The bans in these three states will take effect 30 days after the Supreme Court officially transmitted its ruling in Dobbs v. Jackson Women’s Health Association July 26, according to The Hill. Another 10 states had trigger bans go into effect after elected officials enacted them, and trigger abortion bans went into effect immediately after the court overturned Roe in three other states.

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Gov. Bill Lee Begins Tennessee National Guard COVID-19 Vax Purge

Neil W. McCabe, the national political editor of The Star News Network, reports from Washington about how states like Tennessee are dealing with Big Army’s June 30, 2022, deadline for National Guardsmen to be 100 percent compliant with the President Joseph R. Biden Jr.’s military COVID-19 vaccine mandate.

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McCabe on WarRoom: National Guard Set to Lose Thousands of Guardsmen over COVID-19 Vaccine Mandate

Stephen K. Bannon welcomed Washington correspondent and the national political editor for The Star News Network and The Tennessee Star, Neil W. McCabe to discuss the vaccine mandate that’s stripping the National Guard of guardsmen in record numbers Thursday morning on War Room: Pandemic.

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Music Spotlight: Michael Rix

NASHVILLE, Tennessee – The first time I recall seeing Michael Rix was when he played banjo in the Bank of America marketing campaign commercial for Ken Burns’ PBS documentary Country Music. Even though the banjo originated in Africa, seeing a black, banjo-playing country musician in the 21st century is/was not very common.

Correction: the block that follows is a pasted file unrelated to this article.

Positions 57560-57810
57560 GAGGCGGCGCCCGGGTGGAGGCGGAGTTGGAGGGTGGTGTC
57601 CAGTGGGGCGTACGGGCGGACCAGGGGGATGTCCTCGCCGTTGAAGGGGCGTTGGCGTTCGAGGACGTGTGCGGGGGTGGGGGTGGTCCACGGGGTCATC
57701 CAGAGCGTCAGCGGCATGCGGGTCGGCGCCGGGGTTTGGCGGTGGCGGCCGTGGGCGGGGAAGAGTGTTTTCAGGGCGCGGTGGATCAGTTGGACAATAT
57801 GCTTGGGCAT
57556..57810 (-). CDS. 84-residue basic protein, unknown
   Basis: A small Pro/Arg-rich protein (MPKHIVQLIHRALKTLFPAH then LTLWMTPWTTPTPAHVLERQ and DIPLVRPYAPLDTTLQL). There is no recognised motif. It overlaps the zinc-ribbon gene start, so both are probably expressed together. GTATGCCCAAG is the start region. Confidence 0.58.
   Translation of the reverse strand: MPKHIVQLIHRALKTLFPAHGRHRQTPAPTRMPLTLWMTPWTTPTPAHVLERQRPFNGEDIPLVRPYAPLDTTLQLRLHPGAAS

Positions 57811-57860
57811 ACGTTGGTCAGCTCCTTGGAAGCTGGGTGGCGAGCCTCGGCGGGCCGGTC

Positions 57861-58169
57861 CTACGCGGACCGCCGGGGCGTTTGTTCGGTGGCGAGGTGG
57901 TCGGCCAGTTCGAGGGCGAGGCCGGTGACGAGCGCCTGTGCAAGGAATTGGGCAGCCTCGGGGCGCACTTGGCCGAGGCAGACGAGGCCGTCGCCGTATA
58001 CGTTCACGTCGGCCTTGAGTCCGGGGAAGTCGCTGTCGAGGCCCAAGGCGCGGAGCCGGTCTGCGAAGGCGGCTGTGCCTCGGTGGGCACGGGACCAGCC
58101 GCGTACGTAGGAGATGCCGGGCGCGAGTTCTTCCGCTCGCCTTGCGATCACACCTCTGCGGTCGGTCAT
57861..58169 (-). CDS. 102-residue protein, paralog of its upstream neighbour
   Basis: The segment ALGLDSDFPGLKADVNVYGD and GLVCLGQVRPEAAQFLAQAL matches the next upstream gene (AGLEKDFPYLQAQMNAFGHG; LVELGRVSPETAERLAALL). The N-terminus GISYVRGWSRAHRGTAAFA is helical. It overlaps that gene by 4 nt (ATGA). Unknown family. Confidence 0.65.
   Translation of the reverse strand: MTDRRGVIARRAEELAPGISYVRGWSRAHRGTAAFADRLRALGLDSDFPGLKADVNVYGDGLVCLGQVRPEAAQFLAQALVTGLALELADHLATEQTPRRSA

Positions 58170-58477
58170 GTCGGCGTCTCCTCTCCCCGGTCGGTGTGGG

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Sixteen States File New Lawsuit Against Federal COVID Vaccination Mandate

Sixteen states again are challenging a federal COVID-19 vaccination mandate for health care workers who work at facilities that receive Medicare and Medicaid funding.

Friday’s filing in U.S. District Court for the Western District of Louisiana comes after the issuance of final guidance on the mandate from the U.S. Centers for Medicare & Medicaid (CMS), arguing the guidance is an action that is reviewable.

The U.S. Supreme Court ruled by 5-4 vote Jan. 13 against the original Louisiana challenge to the mandate and a similar Missouri filing.

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State Attorney Generals Launch Investigation into Instagram’s Effects on Kids

Young person on Instagram

A bipartisan coalition of state attorneys general launched a probe into Instagram on Thursday to examine whether the company violated state-level consumer protection laws.

The states are investigating whether Meta (formerly known as Facebook), which owns Instagram, promoted the image-sharing platform “to children and young adults” despite being aware of its negative effects, according to statements from the attorneys general. The probe cites internal Facebook communications and research leaked by former Facebook employee Frances Haugen and published by The Wall Street Journal showing Meta was aware that use of Instagram could contribute to body image and mental health issues among teens.

“When social media platforms treat our children as mere commodities to manipulate for longer screen time engagement and data extraction, it becomes imperative for state attorneys general to engage our investigative authority under our consumer protection laws,” Republican Nebraska Attorney General Doug Peterson said in a statement.